Bombardier 'could seek bailout from Stormont' to tackle job cuts impact Bombardier could seek a bailout from Stormont in a bid to quell…
The C Series jet aircraft is part-made by Bombardier in Belfast
Bombardier could seek a bailout from Stormont in a bid to quell the impact of hundreds of looming job cuts, it’s been claimed.
The Canadian plane maker announced a further 7,500 staff cuts globally, prompting fears of hundreds of job losses here in Northern Ireland.
However, elsewhere in Northern Ireland’s aerospace sector, the sale of Co Down’s B/E Aerospace to US firm Rockwell Collins has been welcomed as a “positive step” by one former senior Short Brothers executive.
Meanwhile, another aviation expert said Bombardier will be looking for “public and private financial support”, including from Stormont, which could be a “likely avenue for Bombardier”. Bombardier has already received $1bn from the Quebec Government to bailout its struggling CSeries programme, which is part-made in Belfast.
It comes after it was revealed the Executive is part-funding a £9m package to keep United Airlines’ Belfast to Newark flight.
And Dr Esmond Birnie, economist with Ulster University, said: “Yes, the Quebec provincial Government have already taken a stake in Bombardier in return for a subsidy of about $1bn.
“The company has similarly been seeking a very large cash injection from the Canadian national government – it remains to be seen whether that will be forthcoming. This may be one reason why the UK authorities (including Stormont) have not rushed in – they are waiting to see if the Canadian government is going to be forthcoming.”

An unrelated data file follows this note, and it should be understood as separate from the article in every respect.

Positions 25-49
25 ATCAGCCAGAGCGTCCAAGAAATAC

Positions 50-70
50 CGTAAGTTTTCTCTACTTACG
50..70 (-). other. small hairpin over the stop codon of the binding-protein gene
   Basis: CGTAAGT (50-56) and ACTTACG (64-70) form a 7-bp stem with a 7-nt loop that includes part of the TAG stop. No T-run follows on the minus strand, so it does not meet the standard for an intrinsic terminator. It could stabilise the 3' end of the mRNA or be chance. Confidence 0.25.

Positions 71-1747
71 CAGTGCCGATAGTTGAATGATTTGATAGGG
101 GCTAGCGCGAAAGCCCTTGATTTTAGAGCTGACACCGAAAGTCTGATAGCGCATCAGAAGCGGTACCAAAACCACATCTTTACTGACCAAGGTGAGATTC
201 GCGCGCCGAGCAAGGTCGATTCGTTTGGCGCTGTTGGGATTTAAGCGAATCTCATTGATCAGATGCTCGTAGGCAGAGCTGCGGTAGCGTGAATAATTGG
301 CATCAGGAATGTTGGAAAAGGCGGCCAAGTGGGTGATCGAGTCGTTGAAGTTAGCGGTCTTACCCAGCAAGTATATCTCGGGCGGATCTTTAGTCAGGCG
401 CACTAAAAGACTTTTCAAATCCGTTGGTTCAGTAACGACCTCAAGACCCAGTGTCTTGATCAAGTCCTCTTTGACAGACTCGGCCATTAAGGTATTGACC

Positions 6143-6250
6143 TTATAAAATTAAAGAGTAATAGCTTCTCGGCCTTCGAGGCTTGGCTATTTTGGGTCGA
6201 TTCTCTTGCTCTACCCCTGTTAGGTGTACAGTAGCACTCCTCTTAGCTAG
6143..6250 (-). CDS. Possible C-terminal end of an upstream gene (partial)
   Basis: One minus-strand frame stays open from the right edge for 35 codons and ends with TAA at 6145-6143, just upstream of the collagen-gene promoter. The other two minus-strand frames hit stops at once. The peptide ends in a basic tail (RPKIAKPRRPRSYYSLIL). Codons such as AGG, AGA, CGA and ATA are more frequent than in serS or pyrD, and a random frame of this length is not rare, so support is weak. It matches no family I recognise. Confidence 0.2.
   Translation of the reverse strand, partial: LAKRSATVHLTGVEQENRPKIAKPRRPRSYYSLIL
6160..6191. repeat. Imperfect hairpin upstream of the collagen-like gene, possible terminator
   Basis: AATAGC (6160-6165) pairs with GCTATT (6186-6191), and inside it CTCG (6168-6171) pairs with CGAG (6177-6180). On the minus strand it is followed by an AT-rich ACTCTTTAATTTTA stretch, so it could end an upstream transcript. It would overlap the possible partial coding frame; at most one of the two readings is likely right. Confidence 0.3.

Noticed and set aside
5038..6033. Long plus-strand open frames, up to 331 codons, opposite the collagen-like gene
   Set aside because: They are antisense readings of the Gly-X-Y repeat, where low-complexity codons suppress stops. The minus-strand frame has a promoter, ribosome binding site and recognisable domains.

And in theory, Stormont could provide assistance, along the same lines as the Belfast to Newark route as it’s deemed to be of “such a wide strategic interest to the broader Northern Ireland economy”. But while Northern Ireland and the UK as a whole remain part of the EU, it may be hamstrung by rules around State aid and other legal concerns. In one case, a transatlantic trade aircraft war is now on the cards after the World Trade Organisation (WTO) ruled against the EU over billions of pounds given to French giant Airbus.
Economy Minister Simon Hamilton did not respond when asked whether his department would consider financial support.
Last week he said: “I will do everything I can to fight to save as many Bombardier jobs in Northern Ireland as possible”.
Elsewhere, speaking about the takeover of B/E Aerospace in Kilkeel, Martin J Craigs, said: “The acquisition of B/E Aerospace by Rockwell Collins has many potential upsides for the Northern Ireland aerospace supply chain. Rockwell Collins is a long-standing and much respected US-based company.
“They are, I can confirm, from personal experience, exceptionally well connected with the world’s airliner and corporate jet users.”
Mr Craigs, who is also chairman of Aerospace Forum Asia, said the skills of both firms combines “areas of expertise which are complementary”.
“The demand for B/E Aerospace’s high quality passenger seats is strong and Rockwell Collins can add to their sophistication with enhanced features and connectivity. This deal can give the Northern Ireland aerospace supply chain greater access to fast expanding global markets.”
Rockwell chief executive officer Kelly Ortberg told Reuters the deal should produce cost savings of around $160m (£130.7m).
SDLP MP for North Down, Margaret Ritchie, said that as one of the area’s largest employers “it is imperative that any significant changes in ownership or management are swiftly followed by assurances” that jobs will be secured.